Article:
Henrico poll finds students are using iBooks successfully

“Henrico County [Virginia] students are using their laptops successfully for learning, but they aren’t entirely convinced the computers help them do better in school, a new study says. The survey, commissioned by the Henrico School Board, is the first in-depth look at the results of the school system’s high-profile decision to give an iBook laptop computer to every middle school and high school student. It found most teachers use the computers and support the laptop initiative, even though they said it has added to their workload. Most parents also support the program, with 71 percent saying it is worth the money they pay for it, a $50-per-computer annual insurance fee,” David Ress reports for The Richmond Times-Dispatch.

Among the study’s findings:

• 88 percent of students surveyed said they bring their laptops to school every day, but less than half — 41 percent of middle-schoolers and 45 percent of high-schoolers — used them at home every day. Students do seem to use the computers at home some of the time, according to 91 percent of parents surveyed. They said use averaged 1.8 hours a week.
• Roughly one in four students who responded to the survey said they use their iBooks to play games at least twice a week.
• Just less than 20 percent of teachers said they use an iBook every day. Half of the system’s teachers spend less than a quarter of classroom time on instruction involving the computers, but 78 percent think iBooks make schoolwork more interesting for students.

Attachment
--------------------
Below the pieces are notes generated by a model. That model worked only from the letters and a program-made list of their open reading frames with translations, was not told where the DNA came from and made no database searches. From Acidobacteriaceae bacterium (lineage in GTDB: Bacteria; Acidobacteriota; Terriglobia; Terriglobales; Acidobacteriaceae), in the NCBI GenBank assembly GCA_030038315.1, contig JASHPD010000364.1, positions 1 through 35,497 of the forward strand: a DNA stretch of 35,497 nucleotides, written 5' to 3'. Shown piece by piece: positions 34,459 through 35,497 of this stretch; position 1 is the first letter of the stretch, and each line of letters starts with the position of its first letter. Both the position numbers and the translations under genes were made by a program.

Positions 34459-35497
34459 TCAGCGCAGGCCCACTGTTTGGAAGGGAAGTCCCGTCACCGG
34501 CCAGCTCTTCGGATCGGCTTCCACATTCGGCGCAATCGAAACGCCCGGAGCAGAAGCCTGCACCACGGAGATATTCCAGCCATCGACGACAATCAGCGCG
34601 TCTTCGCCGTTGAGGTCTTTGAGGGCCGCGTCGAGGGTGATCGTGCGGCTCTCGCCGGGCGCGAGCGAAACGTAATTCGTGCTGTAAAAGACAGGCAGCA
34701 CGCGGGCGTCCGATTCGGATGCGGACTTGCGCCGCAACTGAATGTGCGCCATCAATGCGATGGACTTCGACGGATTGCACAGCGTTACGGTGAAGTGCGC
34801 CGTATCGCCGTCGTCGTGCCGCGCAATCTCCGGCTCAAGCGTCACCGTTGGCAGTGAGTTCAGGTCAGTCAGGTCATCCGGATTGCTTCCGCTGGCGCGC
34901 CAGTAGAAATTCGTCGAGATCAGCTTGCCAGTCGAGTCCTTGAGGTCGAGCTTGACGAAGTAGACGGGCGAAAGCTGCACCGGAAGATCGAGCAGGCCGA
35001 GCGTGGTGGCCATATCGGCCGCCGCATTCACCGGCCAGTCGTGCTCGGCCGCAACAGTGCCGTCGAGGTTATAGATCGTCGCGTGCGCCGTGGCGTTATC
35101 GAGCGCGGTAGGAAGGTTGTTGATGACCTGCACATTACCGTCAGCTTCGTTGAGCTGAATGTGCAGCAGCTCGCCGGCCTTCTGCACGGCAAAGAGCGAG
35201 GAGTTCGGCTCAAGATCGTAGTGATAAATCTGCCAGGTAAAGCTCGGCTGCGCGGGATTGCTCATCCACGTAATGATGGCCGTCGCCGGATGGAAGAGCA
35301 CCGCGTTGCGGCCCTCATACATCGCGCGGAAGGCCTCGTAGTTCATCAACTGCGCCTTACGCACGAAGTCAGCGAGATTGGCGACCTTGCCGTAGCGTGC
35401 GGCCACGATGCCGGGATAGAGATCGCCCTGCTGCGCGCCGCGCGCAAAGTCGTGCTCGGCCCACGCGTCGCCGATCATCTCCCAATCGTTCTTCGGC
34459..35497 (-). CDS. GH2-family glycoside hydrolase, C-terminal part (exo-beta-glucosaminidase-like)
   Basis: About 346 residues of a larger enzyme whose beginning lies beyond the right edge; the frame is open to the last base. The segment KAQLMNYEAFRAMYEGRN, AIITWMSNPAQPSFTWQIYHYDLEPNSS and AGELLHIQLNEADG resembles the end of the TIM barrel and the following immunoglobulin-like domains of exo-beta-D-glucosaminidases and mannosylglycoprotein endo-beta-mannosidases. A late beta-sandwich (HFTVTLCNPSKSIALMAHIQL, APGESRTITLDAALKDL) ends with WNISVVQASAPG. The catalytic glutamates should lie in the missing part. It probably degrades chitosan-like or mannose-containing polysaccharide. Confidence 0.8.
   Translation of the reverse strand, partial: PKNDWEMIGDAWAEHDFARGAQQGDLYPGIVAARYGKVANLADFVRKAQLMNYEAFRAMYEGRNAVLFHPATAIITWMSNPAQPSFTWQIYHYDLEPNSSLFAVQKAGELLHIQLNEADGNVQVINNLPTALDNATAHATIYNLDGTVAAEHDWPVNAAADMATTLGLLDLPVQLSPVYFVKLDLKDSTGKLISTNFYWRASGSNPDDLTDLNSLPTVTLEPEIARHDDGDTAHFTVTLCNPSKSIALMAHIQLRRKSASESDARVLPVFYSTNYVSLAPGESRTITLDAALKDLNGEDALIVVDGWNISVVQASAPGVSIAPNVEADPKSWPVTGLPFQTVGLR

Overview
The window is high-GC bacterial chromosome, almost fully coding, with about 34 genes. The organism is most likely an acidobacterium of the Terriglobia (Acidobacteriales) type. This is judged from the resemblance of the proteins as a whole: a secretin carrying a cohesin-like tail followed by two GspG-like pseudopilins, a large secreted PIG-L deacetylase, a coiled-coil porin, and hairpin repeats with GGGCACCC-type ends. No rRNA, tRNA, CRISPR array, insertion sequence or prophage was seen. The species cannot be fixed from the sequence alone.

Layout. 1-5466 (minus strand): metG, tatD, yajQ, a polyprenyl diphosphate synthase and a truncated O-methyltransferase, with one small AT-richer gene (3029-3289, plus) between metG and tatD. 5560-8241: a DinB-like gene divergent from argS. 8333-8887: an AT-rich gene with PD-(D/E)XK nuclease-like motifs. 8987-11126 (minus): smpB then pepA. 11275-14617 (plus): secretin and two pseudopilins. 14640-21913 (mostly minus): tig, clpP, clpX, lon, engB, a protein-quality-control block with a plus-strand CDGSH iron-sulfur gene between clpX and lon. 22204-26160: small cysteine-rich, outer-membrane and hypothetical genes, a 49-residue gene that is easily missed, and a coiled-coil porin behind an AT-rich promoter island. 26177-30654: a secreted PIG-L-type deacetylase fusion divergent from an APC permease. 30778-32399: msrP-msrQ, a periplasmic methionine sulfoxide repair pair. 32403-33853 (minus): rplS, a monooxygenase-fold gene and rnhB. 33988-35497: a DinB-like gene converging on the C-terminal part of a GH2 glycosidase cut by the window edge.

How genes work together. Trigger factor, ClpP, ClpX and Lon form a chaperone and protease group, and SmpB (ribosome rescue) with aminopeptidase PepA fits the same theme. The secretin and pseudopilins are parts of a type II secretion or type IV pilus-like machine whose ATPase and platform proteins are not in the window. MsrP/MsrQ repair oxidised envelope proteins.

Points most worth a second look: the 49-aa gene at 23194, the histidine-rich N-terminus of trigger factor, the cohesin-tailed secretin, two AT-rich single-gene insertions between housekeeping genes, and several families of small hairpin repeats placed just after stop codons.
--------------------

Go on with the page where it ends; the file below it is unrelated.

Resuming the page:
• 61 percent of administrators said the filtering system on iBooks is not effective in keeping students from getting onto inappropriate Web sites, but 56 percent of parents said they are confident that the filters do work.
• More than half of students needed to have their iBooks repaired during the school year.

“The survey is based on completed questionnaires by 20,409 middle and high school students, or 80.5 percent of the county’s total for those grades; 81 percent of teachers; 69 percent of administrators; and on 7,102 surveys of parents,” Ress reports.

Full article here.

Related MacDailyNews articles:
Henrico iBooks raise concerns among some parents – May 28, 2004

12 Comments

  1. Just a thought…

    Could it be that they use the iBooks less than everyone thought because they work so well?

    It’s amazing how much more productive you can be on a Mac.

    I guess since they don’t have to worry about daily anti-virus updates and scanning for adware and spyware, they only use the iBooks when they need to actually do something.

    Go figure.

    ~M

  2. Hmm, Half needed to be repaired? Where are they getting off with that? Probably means more than half had a technical support question. I can’t see half breaking down. It puts the other stats they cite in a bit of speculative light since this one is so obviously off.

    And only 1 in 4 playing games? I kinda doubt that one too. I think the kids probably said they were not just to not get in trouble.

    The real acid test for a program like this will be the kids objective scholastic scores in something like the Iowa tests over the next several years.